Shaun Kent, 39, has spent the last decade raising funds and developing the technology to extract the tiny marbles of ore from the hold of the Kowloon Bridge which lies two miles off the coast of County Cork. The expertise he accumulated has already helped the families of the 44 men who died when the Kowloon Bridge's sister ship, the Derbyshire, sank 17 years ago. Mr Kent (right) was the first to pinpoint the site of the Derbyshire wreck, prompting new inquiries into the tragedy.
He is now putting the finishing touches to the diving ship for the mission which he believes will make his fortune. He aims to start work this month, snubbing critics who believed it would never happen, and expects the entire mission to be completed by the end of next summer."I'd always had a bet that I would retire by 40 and I've blown that, because I'm 40 next March. But that's all right. When I'm done, I'm just looking forward to planting millions of trees which are my real love in life."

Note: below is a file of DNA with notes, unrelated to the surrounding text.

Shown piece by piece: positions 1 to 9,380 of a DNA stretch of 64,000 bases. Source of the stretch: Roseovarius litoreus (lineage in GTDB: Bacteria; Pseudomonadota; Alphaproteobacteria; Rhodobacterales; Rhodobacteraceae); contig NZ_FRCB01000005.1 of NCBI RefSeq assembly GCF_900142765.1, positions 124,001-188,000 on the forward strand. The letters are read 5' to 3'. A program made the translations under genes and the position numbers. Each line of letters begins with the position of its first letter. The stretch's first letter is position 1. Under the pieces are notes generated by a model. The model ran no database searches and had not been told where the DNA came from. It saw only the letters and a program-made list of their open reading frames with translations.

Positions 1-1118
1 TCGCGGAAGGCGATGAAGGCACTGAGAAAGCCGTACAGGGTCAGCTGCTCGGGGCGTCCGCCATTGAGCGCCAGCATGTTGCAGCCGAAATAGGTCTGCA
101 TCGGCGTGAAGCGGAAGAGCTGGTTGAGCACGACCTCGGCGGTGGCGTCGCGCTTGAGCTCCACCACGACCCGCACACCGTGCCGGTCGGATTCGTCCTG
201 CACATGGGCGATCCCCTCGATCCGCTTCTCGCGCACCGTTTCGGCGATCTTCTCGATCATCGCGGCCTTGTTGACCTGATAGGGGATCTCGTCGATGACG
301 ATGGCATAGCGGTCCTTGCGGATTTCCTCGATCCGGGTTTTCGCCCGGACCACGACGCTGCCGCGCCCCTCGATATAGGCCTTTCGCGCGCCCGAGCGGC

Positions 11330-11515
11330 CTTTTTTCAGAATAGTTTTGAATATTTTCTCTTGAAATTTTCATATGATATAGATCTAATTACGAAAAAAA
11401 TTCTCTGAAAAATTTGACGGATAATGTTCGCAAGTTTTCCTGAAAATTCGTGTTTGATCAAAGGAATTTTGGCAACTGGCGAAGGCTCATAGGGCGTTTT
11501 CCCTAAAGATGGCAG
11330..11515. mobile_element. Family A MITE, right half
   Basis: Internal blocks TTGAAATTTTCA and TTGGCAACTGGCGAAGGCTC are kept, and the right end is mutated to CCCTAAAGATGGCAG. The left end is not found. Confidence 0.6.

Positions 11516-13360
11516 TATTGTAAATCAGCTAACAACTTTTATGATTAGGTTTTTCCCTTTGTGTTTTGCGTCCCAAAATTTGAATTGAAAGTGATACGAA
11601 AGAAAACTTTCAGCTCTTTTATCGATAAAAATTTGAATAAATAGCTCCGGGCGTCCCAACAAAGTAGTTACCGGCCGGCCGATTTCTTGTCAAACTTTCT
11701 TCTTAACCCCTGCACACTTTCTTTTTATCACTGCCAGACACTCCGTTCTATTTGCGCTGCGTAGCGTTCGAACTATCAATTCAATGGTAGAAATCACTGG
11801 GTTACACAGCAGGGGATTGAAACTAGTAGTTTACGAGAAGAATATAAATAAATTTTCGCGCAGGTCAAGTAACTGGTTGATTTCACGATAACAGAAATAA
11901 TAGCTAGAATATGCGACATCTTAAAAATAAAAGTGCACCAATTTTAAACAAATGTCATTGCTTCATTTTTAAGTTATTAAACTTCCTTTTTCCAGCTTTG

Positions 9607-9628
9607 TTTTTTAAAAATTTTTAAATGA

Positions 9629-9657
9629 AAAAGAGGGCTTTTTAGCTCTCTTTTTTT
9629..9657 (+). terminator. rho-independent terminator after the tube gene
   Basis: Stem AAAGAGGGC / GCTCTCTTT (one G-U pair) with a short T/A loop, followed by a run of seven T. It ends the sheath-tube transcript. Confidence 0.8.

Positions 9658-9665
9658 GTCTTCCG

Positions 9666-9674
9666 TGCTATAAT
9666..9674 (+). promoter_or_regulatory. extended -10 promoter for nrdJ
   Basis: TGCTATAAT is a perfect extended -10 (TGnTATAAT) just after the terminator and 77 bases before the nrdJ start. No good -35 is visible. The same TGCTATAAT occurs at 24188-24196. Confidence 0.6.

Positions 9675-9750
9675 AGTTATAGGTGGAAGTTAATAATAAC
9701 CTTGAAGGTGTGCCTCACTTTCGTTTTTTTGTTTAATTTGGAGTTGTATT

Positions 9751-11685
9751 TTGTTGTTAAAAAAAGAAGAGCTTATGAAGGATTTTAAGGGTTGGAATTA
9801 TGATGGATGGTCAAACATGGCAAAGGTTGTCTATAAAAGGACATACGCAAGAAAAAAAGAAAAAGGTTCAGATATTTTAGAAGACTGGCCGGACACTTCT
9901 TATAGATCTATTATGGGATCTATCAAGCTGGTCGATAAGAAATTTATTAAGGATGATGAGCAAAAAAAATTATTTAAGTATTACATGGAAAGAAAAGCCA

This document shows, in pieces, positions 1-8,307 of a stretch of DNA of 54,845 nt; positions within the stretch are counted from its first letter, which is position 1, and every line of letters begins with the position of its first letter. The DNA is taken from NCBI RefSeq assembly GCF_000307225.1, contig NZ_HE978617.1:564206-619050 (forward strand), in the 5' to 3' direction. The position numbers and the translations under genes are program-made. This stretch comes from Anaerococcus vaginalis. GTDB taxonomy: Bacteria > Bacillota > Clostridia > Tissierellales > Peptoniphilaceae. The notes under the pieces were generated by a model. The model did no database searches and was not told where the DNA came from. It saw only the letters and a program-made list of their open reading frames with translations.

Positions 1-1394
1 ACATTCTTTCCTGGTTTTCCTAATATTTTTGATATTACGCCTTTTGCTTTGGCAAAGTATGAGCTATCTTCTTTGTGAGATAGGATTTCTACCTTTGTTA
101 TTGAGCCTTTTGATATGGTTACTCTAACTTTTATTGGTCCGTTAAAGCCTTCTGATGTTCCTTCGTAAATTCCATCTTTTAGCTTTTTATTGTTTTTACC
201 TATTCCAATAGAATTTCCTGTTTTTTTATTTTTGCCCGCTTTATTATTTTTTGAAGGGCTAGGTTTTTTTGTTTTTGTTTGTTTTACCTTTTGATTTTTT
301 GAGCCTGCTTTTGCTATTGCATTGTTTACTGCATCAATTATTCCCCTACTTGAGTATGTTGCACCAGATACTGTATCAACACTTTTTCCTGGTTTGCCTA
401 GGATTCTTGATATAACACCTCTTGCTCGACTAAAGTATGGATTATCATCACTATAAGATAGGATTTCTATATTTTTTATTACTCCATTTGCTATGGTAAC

Mr Kent, who was born in Shorne, Kent, left school at 15 but has mastered university level textbooks on hydraulics and fluid dynamics to devise the scheme which he hopes will make him a millionaire. He worked out how to find the Derbyshire while serving a sentence for possession of cannabis. "All the best jobs are planned inside," he said.
He will begin by raising the ship's anchors and propellers which he will sell to finance the main operation - raising the cargo. In essence, the ore will be brought to the surface by sending streams of water at high pressure down to the cargo hold. The pressure will sweep up the little balls of iron ore and bring them to the surface. There are nearly 160,000 tons of iron ore and another 30,000 tons in the wreckage of the ship itself.
The project will be featured in a GeoFilms documentary, The Flying Scrapman, to be broadcast on Channel 4 tonight.Reuse content